That week I placed imaginary bets and never went more than the third race without a winner. The next week I placed real bets at the local shop.

“Up 60 quid in the week,” I said when George phoned.

“We’ll need to get you a couple of accounts so you can phone the bets in like I mostly do. Takes too much time to patronize different shops even if they’re next door to each other. Besides, your face gets known and they won’t want your custom after a while when you keep leaving them out of pocket.”

“Already done, George. So, 100 a day, 50 each okay with you?”

I heard him gulp and wondered then if the system was as foolproof as he said. “Are you in, George?” It was my turn to put the squeeze on him.

“I’m in, but I might need a bit up front. For good faith, you know?”

“A couple of hundred okay?”

“Yeah. See you Monday, eleven o’clock with the paper.” He hung up.


It worked like a charm. We made 50 a day each, six days a week that first year. Small enough bets not to raise suspicions. We even got a telephone of our own rather than use a call box. We upped the take home to 100 a day each the second year and got an account with Ladbroke’s as well. I stopped renting and bought a flat and a Ford Zephyr, new, for cash. In five years we were making 10 grand a piece a year and had runners on payroll to place bets in shops in case we drew too much attention to ourselves. In ten years, double that, easy.

Then came Universal.

Universal was the only nag in the race with four legs and looked like he was going to start at odds of ten to one on. Worst of all, it was the sixth and last race on the card and the system had let us down. For the first time, no winner in the first five races and we were out of pocket several hundred quid already. I looked at George. “Infallible, you said.” As if he needed reminding.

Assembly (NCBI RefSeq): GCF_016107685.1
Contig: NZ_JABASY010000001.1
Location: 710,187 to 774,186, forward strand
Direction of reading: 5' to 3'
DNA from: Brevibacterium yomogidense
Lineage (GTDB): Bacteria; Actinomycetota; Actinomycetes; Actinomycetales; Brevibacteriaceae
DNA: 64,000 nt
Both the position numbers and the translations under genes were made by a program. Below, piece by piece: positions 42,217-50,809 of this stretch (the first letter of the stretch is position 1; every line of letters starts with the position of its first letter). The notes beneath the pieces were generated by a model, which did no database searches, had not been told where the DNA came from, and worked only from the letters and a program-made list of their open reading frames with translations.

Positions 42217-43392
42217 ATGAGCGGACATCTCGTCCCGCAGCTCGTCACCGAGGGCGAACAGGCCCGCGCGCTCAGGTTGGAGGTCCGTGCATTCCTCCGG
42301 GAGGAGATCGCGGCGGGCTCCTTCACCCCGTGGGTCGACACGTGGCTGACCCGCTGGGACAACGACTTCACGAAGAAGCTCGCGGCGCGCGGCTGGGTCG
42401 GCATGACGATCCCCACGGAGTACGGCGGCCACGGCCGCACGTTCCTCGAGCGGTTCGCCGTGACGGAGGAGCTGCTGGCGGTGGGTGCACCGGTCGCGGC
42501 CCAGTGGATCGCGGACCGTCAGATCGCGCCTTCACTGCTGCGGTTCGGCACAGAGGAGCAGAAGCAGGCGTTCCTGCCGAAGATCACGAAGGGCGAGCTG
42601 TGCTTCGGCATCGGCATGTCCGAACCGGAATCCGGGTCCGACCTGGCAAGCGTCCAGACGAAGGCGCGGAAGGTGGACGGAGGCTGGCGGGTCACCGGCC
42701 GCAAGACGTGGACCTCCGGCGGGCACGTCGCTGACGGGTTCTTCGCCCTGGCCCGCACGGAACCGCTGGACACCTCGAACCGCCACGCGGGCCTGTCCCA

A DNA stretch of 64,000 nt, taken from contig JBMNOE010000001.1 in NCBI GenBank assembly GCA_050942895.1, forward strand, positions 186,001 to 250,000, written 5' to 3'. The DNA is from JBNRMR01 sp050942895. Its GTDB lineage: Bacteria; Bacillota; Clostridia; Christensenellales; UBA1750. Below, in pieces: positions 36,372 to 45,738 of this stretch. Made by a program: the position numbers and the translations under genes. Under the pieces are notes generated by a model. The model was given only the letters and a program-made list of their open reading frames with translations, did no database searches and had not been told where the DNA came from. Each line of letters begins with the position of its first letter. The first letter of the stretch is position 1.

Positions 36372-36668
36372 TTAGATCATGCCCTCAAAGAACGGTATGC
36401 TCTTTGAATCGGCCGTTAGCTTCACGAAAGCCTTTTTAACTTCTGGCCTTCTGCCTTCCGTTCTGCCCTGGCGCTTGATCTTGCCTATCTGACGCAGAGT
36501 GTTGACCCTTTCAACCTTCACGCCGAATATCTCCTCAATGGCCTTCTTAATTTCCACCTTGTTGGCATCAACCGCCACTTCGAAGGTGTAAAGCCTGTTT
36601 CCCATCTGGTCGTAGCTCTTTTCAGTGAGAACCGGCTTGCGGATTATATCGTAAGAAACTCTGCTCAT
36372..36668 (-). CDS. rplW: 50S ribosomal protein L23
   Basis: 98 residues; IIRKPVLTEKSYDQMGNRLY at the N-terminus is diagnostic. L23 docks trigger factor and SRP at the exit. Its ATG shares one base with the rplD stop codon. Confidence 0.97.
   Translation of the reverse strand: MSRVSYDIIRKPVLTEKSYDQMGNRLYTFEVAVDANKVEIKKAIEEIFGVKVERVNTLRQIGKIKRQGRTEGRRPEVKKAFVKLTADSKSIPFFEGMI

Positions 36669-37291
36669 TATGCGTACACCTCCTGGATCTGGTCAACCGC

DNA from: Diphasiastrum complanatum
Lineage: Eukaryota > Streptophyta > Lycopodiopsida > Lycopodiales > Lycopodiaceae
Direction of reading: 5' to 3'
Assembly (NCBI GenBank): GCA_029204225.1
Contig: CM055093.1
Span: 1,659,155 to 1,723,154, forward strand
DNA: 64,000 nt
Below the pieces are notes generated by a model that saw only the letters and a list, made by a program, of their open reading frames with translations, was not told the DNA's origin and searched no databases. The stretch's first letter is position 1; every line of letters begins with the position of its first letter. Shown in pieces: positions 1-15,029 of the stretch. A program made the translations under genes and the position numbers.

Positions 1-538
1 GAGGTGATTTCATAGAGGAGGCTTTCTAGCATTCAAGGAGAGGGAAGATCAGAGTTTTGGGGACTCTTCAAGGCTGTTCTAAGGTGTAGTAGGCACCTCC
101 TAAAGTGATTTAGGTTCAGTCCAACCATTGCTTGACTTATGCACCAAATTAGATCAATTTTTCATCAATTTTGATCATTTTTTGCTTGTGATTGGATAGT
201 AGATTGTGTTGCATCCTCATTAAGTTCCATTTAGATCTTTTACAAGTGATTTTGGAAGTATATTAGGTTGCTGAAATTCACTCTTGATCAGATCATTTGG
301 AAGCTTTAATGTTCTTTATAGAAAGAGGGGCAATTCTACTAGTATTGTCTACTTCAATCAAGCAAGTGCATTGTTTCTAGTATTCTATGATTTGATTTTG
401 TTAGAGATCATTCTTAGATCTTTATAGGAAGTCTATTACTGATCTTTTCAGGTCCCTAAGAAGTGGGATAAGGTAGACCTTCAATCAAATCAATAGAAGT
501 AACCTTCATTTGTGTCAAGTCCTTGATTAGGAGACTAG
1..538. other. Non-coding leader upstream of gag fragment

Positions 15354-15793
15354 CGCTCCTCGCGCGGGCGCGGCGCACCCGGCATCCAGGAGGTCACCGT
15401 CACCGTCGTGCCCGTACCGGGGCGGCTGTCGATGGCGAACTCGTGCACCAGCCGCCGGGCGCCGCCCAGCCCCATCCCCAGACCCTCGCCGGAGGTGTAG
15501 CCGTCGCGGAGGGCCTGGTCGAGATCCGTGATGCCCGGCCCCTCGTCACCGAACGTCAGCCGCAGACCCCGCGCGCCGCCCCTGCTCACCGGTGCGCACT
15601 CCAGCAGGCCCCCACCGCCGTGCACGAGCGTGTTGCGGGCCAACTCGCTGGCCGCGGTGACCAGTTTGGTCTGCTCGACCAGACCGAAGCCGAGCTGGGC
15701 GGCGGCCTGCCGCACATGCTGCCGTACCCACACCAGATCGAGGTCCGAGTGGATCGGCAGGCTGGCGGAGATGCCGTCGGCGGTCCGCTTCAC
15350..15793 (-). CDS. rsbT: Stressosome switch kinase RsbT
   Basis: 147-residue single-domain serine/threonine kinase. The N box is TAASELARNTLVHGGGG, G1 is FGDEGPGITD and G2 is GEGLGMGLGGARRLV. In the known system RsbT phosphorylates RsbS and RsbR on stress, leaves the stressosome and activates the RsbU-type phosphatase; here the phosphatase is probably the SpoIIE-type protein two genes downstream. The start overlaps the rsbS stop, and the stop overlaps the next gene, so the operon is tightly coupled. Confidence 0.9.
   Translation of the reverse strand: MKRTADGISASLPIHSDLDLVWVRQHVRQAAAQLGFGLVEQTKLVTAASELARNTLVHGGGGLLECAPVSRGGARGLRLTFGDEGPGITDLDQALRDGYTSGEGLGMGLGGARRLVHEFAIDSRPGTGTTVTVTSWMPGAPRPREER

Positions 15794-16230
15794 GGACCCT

“Have faith in the system, Brian,” he countered.

“It’s going to take 5,000. Are you in?”

“Christ, it’s a lot of money to put on a horse.”

“No more than the toffs put on the favourite at Ascot or the Derby. And they don’t know what they’re doing. Not like us.”

I picked up the phone and dialled William Hill’s. Eight to one on, they told me, and shortening fast. George was on another line to Coral’s. Ten to one on, he mouthed. I took a breath and saw my hand shake. “Five thousand to win on Universal,” I said. “Yes. At starting price.” I heard George say the same to Coral’s. We put the phones down at the same time. I phoned Ladbroke’s, gave the account number and placed the same bet. No runners out at the betting shops for this one. Just the two of us. The bookies. And a horse named Universal.


“Never again,” I said.

“Not on an odds-on favourite,” George replied. “But it worked. Who dares, wins.”


We downed our beers in three swallows and, without another word, marched arm in arm out of the pub and into our matching Bentleys.